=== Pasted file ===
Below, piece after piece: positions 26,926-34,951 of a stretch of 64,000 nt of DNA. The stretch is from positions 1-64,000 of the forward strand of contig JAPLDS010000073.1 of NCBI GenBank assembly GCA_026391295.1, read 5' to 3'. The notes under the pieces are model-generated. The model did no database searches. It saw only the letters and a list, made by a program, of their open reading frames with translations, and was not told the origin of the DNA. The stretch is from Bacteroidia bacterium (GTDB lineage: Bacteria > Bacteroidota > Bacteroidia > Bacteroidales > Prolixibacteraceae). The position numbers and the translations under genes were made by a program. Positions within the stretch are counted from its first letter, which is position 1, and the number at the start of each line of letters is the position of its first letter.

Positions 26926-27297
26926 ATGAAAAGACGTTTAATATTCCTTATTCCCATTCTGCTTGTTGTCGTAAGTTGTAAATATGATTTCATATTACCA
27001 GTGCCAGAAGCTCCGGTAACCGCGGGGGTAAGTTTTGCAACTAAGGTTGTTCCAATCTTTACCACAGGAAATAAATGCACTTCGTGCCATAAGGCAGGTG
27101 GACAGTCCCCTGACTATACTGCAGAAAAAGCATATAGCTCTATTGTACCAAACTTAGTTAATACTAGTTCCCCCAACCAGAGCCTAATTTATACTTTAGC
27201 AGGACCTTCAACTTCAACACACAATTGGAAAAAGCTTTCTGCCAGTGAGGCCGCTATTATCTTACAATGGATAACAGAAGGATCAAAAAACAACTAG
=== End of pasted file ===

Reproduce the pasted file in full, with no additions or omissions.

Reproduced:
Below, piece after piece: positions 26,926-34,951 of a stretch of 64,000 nt of DNA. The stretch is from positions 1-64,000 of the forward strand of contig JAPLDS010000073.1 of NCBI GenBank assembly GCA_026391295.1, read 5' to 3'. The notes under the pieces are model-generated. The model did no database searches. It saw only the letters and a list, made by a program, of their open reading frames with translations, and was not told the origin of the DNA. The stretch is from Bacteroidia bacterium (GTDB lineage: Bacteria > Bacteroidota > Bacteroidia > Bacteroidales > Prolixibacteraceae). The position numbers and the translations under genes were made by a program. Positions within the stretch are counted from its first letter, which is position 1, and the number at the start of each line of letters is the position of its first letter.

Positions 26926-27297
26926 ATGAAAAGACGTTTAATATTCCTTATTCCCATTCTGCTTGTTGTCGTAAGTTGTAAATATGATTTCATATTACCA
27001 GTGCCAGAAGCTCCGGTAACCGCGGGGGTAAGTTTTGCAACTAAGGTTGTTCCAATCTTTACCACAGGAAATAAATGCACTTCGTGCCATAAGGCAGGTG
27101 GACAGTCCCCTGACTATACTGCAGAAAAAGCATATAGCTCTATTGTACCAAACTTAGTTAATACTAGTTCCCCCAACCAGAGCCTAATTTATACTTTAGC
27201 AGGACCTTCAACTTCAACACACAATTGGAAAAAGCTTTCTGCCAGTGAGGCCGCTATTATCTTACAATGGATAACAGAAGGATCAAAAAACAACTAG